Police and crime commissioner plans purchase of 1,700 Windows tablets

Written by Jim Dunton on 15 March 2016 in News
News

Proposals to equip the majority of police officers in Cheshire with a tablet computer could prompt a renaissance in on-street policing, the force’s police and crime commissioner has said.

The plans to invest in 1,700 tablets are seen as having the potential to free up an additional 340,000 on-street officer hours a year by removing the need for crimefighters to return to their base to file reports. 

John Dwyer, who was elected police and crime commissioner for Cheshire in 2012, said a six-month pilot had resulted in the force deciding to procure Microsoft Windows 10-based tablets for ease of connectivity to police IT systems. 

The force is currently reviewing potential tablet computers from some of the world’s biggest providers, including Samsung, HP and Lenovo. 

It said work was already underway to develop a range of in-house applications to enable officers to use back-office systems while on the move – as well as developing new ways of working that reduce bureaucracy and improve efficiency.

Dwyer said he had long believed Cheshire Constabulary should be at the “cutting edge” of technology, and that the roll-out of tablets would happen later this year.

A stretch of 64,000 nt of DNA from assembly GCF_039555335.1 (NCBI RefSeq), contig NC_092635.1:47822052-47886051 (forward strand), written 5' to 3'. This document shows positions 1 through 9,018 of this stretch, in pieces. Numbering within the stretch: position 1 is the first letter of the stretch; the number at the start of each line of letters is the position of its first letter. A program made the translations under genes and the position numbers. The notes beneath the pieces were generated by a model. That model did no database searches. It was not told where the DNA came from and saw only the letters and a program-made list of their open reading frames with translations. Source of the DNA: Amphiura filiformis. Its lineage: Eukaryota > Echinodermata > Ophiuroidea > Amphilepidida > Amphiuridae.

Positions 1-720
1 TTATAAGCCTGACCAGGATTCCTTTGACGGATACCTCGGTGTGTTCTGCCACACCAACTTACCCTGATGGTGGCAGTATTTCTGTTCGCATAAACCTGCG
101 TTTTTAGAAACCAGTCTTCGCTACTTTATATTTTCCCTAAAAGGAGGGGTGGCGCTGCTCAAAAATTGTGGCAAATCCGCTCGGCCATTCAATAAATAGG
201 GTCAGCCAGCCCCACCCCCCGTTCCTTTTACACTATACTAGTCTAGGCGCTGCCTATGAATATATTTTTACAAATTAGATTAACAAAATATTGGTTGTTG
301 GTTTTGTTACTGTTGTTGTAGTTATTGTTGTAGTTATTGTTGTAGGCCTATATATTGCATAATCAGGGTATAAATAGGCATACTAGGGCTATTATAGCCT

“We’re seeing how modern technology can be used to transform the way police officers work,” he said.

“By providing the latest tablets, we expect to see our officers spending more time in the community, which is precisely what the public want.”


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Chief constable Simon Byrne said officers using the new tablets would be able to file reports from victims’ homes, libraries, council offices, or other town-centre locations, using either wireless or 4G connections

“They will be able to access force systems and share intelligence in real-time, which means that information about a suspect or missing person can be shared across the county in seconds, rather than hours as it is currently,” he said.

“We estimate that providing these devices – properly connected to the systems we use – will save an average of an hour per officer per patrol. That’s the equivalent of putting an extra 200 officers on the streets.” 

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